Users

The REST API can be used to add and remove users, add and remove user addresses, and change their preferred address, password, or name. The API can also be used to verify a user’s password.

Users are different than members; the latter represents an email address subscribed to a specific mailing list. Users are just people that Mailman knows about.

There are no users yet.

>>> from mailman.testing.documentation import dump_json
>>> dump_json('http://localhost:9001/3.0/users')
http_etag: "..."
start: 0
total_size: 0

Anne is added, with an email address. Her user record gets a user_id.

>>> from zope.component import getUtility
>>> from mailman.interfaces.usermanager import IUserManager
>>> user_manager = getUtility(IUserManager)
>>> anne = user_manager.create_user('anne@example.com', 'Anne Person')
>>> from mailman.config import config
>>> transaction = config.db
>>> transaction.commit()
>>> int(anne.user_id.int)
1

Anne’s user record is returned as an entry into the collection of all users.

>>> dump_json('http://localhost:9001/3.0/users')
entry 0:
    created_on: 2005-08-01T07:49:23
    display_name: Anne Person
    http_etag: "..."
    is_server_owner: False
    self_link: http://localhost:9001/3.0/users/1
    user_id: 1
http_etag: "..."
start: 0
total_size: 1

A user might not have a display name, in which case, the attribute will not be returned in the REST API.

>>> bart = user_manager.create_user('bart@example.com')
>>> transaction.commit()
>>> dump_json('http://localhost:9001/3.0/users')
entry 0:
    created_on: 2005-08-01T07:49:23
    display_name: Anne Person
    http_etag: "..."
    is_server_owner: False
    self_link: http://localhost:9001/3.0/users/1
    user_id: 1
entry 1:
    created_on: 2005-08-01T07:49:23
    http_etag: "..."
    is_server_owner: False
    self_link: http://localhost:9001/3.0/users/2
    user_id: 2
http_etag: "..."
start: 0
total_size: 2

Paginating over user records

Instead of returning all the user records at once, it’s possible to return them in pages by adding the GET parameters count and page to the request URI. Page 1 is the first page and count defines the size of the page.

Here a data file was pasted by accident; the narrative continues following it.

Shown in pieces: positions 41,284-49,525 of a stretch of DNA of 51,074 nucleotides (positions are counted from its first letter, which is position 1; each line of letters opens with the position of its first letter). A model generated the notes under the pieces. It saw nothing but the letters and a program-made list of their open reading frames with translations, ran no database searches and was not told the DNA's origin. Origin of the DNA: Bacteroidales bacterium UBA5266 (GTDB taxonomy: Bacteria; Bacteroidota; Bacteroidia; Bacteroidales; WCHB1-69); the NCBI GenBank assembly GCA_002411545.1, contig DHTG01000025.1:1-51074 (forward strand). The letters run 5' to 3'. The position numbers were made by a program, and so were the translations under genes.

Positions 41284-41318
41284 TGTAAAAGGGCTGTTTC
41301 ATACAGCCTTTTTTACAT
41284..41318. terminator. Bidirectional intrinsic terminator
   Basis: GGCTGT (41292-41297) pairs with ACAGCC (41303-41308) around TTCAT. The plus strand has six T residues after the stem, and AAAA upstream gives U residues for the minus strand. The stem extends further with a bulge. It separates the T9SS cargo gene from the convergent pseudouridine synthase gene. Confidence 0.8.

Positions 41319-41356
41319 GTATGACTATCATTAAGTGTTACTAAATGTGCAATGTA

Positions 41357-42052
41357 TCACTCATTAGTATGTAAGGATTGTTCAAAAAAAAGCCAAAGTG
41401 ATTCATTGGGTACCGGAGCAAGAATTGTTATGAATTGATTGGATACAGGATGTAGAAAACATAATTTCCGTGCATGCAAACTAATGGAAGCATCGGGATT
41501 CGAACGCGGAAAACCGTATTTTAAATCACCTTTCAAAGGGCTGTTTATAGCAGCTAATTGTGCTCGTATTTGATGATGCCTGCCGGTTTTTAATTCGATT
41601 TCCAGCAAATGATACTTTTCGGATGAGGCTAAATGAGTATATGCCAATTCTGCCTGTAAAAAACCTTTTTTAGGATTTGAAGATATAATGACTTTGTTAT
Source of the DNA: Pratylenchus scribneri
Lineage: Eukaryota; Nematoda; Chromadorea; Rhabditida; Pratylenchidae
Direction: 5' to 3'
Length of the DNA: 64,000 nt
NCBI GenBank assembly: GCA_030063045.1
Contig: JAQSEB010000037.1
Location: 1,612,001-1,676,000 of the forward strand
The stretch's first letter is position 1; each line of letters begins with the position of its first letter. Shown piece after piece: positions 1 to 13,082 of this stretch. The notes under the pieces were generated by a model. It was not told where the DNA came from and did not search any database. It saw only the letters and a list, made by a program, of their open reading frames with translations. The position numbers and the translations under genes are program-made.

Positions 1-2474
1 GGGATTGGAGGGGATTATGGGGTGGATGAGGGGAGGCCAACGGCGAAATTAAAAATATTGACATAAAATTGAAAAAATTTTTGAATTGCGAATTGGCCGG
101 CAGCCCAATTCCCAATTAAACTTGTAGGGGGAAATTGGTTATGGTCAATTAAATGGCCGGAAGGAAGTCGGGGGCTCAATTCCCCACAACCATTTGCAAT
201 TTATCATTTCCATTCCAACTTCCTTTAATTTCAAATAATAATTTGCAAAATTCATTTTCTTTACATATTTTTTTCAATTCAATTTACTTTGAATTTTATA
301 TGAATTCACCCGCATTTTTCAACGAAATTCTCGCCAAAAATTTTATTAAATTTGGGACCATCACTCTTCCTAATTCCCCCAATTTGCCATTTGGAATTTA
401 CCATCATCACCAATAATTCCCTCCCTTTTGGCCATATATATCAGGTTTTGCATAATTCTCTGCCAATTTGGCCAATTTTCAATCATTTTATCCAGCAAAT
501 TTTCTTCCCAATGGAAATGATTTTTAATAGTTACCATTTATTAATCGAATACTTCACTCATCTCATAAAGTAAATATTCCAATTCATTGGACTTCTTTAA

>>> dump_json('http://localhost:9001/3.0/users?count=1&page=1')
entry 0:
    created_on: 2005-08-01T07:49:23
    display_name: Anne Person
    http_etag: "..."
    is_server_owner: False
    self_link: http://localhost:9001/3.0/users/1
    user_id: 1
http_etag: "..."
start: 0
total_size: 2

>>> dump_json('http://localhost:9001/3.0/users?count=1&page=2')
entry 0:
    created_on: 2005-08-01T07:49:23
    http_etag: "..."
    is_server_owner: False
    self_link: http://localhost:9001/3.0/users/2
    user_id: 2
http_etag: "..."
start: 1
total_size: 2

Creating users

New users can be created by POSTing to the users collection. At a minimum, the user’s email address must be provided.

>>> dump_json('http://localhost:9001/3.0/users', {
...           'email': 'cris@example.com',
...           })
content-length: 0
content-type: application/json
date: ...
location: http://localhost:9001/3.0/users/3
server: ...
status: 201

Cris is now a user known to the system, but he has no display name.

>>> user_manager.get_user('cris@example.com')
<User "" (3) at ...>

Cris’s user record can also be accessed via the REST API, using her user id. Note that because no password was given when the record was created, a random one was assigned to her.

>>> dump_json('http://localhost:9001/3.0/users/3')
created_on: 2005-08-01T07:49:23
http_etag: "..."
is_server_owner: False
password: {plaintext}...
self_link: http://localhost:9001/3.0/users/3
user_id: 3

Because email addresses just have an @ sign in then, there’s no confusing them with user ids. Thus, Cris’s record can be retrieved via her email address.

>>> dump_json('http://localhost:9001/3.0/users/cris@example.com')
created_on: 2005-08-01T07:49:23
http_etag: "..."
is_server_owner: False
password: {plaintext}...
self_link: http://localhost:9001/3.0/users/3
user_id: 3

Providing a display name

When a user is added, a display name can be provided.

>>> transaction.abort()
>>> dump_json('http://localhost:9001/3.0/users', {
...           'email': 'dave@example.com',
...           'display_name': 'Dave Person',
...           })
content-length: 0
content-type: application/json
date: ...
location: http://localhost:9001/3.0/users/4
server: ...
status: 201

Dave’s user record includes his display name.

>>> dump_json('http://localhost:9001/3.0/users/4')
created_on: 2005-08-01T07:49:23
display_name: Dave Person
http_etag: "..."
is_server_owner: False
password: {plaintext}...
self_link: http://localhost:9001/3.0/users/4
user_id: 4

Providing passwords

To avoid getting assigned a random, and irretrievable password (but one which can be reset), you can provide a password when the user is created. By default, the password is provided in plain text, and it is hashed by Mailman before being stored.